J. Edgar Myles has a reputation for putting products through the wringer.

In 1996, Mr. Myles, president of Control-Power Reliance LLC, an affiliate of major production tooling supplier DCT, built the CP-R 6 Axis Simulator.

Affectionately known as the "seismic shaker," the machine tests the performance of containers, racks and dunnage used in shipping automotive parts and assemblies worldwide. "We've had a 100% success rate so far," he boasts.

"The cost of a vehicle today includes between 3% and 7% attributable to cost of damage during shipping," Mr. Myles says. "The bottom line is, producers want to know if the racks they're shipping parts in will protect or damage the product."

By simulating the transport of cargo, whether aboard a freighter headed for Europe or a truck bouncing along Michigan roadways, engineers have the opportunity to discover and redesign flawed packaging, ultimately saving millions in production and damage costs, he says.

In one CP-R study, a Chrysler minivan roof panel rack, which vertically holds 24 panels, experienced failure when the clamps securing them to the rack opened and released the parts in under 10 seconds of testing. Chrysler had already invested money in producing the racks and was forced to redesign based on the test results, the study indicates.

"Our objective is not to break the parts we're testing, but to predict failure," says Mr. Myles. Thus, CP-R simulates shipment of virtually every car part from the roof to the floor mats. "About three out of 10 racks tested will need modification," he points out.

The need for a transportation simulator this large became apparent when Chrysler Corp., in preparation for its 1998 LH program, began searching for a single source to take on project management, design, fabrication and testing, says Mr. Myles. "The testing requirements they wanted were all for six axes," he says.

"At that time, vibration testing was only performed in one-, two- or three-axis."

After conducting research across the U.S. and Europe, Mr. Myles built the "seismic shaker" with hydraulic actuators, controls and software purchased from England. "With the exception of the U.S. military, we now have the largest six-axis seismic simulator in the industrial world," he claims.

The 6,000-hp machine looks harmless enough. But when the six hydraulic arms that hold the shaker table high above the plant floor are activated, the cargo resting atop the platform shakes, rattles and rolls just as it would when traveling by ship, rail, aircraft or truck. Unlike earlier machines that only tested the bouncing motion of the Z axis, the machine, which is capable of holding up to 15,000 lbs. (6,804-kg), simulates movement incurred from the X, Y and Z planes, plus pitch, roll and yaw.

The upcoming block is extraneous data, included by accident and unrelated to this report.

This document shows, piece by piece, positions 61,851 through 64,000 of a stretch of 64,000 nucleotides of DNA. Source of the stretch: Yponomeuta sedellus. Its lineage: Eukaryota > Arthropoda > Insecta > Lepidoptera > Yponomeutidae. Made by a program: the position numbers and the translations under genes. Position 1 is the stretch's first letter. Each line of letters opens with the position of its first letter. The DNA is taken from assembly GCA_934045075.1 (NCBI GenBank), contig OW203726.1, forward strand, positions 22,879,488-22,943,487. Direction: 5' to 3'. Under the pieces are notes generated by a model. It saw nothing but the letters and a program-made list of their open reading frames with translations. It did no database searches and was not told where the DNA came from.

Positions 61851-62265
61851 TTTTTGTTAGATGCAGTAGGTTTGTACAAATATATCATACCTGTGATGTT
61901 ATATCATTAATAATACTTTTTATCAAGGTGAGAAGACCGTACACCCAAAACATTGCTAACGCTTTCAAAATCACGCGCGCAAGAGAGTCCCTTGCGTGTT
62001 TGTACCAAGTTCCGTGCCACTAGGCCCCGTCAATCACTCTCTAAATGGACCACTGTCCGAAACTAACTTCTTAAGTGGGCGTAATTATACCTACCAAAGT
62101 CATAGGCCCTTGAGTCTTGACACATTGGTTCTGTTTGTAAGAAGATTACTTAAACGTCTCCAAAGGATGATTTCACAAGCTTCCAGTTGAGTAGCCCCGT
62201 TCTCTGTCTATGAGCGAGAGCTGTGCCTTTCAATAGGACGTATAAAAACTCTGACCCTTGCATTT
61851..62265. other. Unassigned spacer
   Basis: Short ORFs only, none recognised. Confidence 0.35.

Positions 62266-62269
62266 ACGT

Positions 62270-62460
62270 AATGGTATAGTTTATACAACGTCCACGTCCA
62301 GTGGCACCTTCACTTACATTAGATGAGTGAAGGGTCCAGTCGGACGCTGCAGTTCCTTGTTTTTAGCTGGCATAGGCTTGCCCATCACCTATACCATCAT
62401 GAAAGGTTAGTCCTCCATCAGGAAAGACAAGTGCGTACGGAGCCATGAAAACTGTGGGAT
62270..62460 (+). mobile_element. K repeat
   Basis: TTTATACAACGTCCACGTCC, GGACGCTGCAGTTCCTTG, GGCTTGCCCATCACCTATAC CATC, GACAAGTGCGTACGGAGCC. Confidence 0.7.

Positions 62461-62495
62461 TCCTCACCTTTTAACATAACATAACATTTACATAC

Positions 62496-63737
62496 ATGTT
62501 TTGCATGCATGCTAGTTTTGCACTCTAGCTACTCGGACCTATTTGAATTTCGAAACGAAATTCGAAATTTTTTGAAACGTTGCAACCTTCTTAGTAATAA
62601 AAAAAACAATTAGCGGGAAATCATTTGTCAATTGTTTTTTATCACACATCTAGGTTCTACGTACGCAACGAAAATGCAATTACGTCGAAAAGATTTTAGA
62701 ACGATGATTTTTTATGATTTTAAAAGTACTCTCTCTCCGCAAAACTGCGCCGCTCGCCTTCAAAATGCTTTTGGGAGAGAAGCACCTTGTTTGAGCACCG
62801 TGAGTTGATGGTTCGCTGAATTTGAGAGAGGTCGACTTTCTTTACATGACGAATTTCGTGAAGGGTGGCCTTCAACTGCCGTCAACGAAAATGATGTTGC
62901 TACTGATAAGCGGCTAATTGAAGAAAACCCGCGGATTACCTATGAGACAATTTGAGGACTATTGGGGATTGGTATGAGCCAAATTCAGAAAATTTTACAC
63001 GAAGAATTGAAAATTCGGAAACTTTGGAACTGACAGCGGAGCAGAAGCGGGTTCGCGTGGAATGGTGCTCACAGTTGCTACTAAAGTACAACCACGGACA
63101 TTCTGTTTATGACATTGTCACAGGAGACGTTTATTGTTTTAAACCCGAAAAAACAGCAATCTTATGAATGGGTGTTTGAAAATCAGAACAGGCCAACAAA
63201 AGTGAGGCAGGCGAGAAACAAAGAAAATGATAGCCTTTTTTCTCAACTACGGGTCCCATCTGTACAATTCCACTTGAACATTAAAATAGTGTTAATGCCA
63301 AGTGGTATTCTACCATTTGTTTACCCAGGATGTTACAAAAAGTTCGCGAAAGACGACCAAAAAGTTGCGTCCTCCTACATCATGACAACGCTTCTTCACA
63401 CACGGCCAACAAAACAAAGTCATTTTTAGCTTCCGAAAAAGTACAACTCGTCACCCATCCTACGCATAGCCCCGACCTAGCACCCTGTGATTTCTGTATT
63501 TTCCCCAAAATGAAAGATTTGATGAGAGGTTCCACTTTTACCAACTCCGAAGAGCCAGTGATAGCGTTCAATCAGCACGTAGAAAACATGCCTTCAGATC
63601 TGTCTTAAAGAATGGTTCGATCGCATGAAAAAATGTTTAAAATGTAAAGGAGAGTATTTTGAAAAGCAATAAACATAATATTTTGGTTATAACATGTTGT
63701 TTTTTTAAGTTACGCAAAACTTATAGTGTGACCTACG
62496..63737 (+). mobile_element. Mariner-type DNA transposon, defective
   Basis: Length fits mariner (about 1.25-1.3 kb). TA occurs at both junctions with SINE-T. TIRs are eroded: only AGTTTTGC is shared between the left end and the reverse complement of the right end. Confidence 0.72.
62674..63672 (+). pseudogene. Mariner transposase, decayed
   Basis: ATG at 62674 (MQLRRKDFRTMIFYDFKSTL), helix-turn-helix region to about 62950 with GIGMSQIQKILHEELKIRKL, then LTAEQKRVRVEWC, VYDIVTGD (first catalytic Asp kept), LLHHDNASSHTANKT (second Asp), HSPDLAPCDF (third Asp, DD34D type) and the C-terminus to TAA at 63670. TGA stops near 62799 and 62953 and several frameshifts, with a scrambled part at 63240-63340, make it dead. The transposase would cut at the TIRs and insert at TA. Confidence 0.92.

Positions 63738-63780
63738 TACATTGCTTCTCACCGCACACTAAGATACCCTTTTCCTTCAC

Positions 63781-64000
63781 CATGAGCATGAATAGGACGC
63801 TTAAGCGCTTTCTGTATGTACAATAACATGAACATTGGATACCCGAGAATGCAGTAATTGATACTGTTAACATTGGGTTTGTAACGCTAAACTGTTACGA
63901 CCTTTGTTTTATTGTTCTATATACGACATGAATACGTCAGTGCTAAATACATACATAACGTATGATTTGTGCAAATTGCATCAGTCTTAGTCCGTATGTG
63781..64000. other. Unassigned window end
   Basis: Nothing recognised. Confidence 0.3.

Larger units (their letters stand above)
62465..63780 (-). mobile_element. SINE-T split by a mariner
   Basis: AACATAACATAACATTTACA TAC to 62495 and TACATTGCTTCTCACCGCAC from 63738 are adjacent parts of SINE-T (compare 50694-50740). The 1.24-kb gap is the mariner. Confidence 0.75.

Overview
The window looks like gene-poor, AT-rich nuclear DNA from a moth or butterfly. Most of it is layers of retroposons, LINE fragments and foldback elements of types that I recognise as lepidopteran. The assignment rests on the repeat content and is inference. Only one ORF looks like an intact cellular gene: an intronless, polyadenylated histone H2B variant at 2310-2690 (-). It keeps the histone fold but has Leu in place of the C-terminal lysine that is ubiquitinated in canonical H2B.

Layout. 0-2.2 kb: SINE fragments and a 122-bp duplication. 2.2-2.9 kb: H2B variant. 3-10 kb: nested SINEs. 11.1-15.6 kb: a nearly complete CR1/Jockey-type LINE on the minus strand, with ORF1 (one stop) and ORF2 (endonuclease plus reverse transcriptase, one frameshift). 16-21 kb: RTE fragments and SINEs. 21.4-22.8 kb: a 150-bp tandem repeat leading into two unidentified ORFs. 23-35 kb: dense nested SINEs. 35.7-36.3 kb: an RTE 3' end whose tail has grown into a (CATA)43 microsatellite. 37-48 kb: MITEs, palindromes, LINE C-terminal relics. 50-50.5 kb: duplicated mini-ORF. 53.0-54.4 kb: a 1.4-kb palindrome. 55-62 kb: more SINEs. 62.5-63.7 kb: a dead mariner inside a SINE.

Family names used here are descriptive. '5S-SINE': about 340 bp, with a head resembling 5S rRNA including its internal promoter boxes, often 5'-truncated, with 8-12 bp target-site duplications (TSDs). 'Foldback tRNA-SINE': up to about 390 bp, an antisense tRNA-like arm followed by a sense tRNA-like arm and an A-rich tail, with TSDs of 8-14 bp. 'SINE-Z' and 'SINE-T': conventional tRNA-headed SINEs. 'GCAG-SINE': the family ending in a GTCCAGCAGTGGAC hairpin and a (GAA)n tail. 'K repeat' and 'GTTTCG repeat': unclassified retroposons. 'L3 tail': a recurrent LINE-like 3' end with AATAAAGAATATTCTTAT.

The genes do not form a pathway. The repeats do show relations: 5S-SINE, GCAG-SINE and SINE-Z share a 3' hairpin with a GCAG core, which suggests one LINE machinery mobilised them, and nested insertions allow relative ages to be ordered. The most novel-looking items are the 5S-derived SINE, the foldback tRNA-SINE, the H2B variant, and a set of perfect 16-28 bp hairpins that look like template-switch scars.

At the shaker's base is a 12-ft. (3.66 m)-thick concrete structure weighing 2.4 million lbs. (1.1 million kg). The concrete acts as an anchor for the simulator and prevents the motion created by the actuators or arms from spreading. The pressurized building that houses the simulator is enclosed by walls made of 70 lb. (32-kg) high-density concrete blocks and a roof designed for acoustical absorption. Without the building's customized features, the noise and tremors discharged from the simulator could "quake" the surrounding area.

During testing the computer reads programmed signals from a chosen drive file created from field data and sets the three vertical and horizontal actuators into motion. The company also develops actual drive files by having a team follow or ride along with cargo and daily download data recorded by sensors attached to the shipment. "We have one trip planned to Mexico in late July and then one to Graz, Austria, later in the year," says Mr. Myles. The actual drive file is then stored into the computer for future use.

Every incident the cargo experiences is recorded by both a video camera and by the computer's database. After testing is completed, the information is gathered and shared with the customer. "We'll redesign the packaging with customer input or just make the customer aware so that they can take the information back to their packaging engineers for modification," says Mr. Myles.

The seismic shaker's latest feature is an environmental chamber that tests the extreme temperatures cargoes may encounter during actual shipping. The chamber can reach temperatures over a range of -30oF to 130oF (-34oC to 54oC). "The environmental chamber is helpful in testing plastic components that may fracture or melt in extreme temperatures," Mr. Myles says.

Although he boasts the company's accomplishments in designing, engineering and manufacturing production testing equipment and systems to help customers verify specific product performance, he admits it is always looking for ways to improve testing procedures and packaging design.

Computer modeling of racks and dunnage without parts is one area CP-R is delving into. The computer modeling would take place prior to testing of the actual product and rack. Such a system has the potential to save time and money by revealing flaws in rack design before actual testing. "Another thing we're working on is a rack that will absorb the shock of a crate being dropped heavily by a hi-lo," Mr. Myles says.

CP-R also hopes to expand its life-cycle testing capabilities into markets such as the food industry. Mr. Myles visualizes using the DCT system for the safe movement of hazardous and/or nuclear waste as well.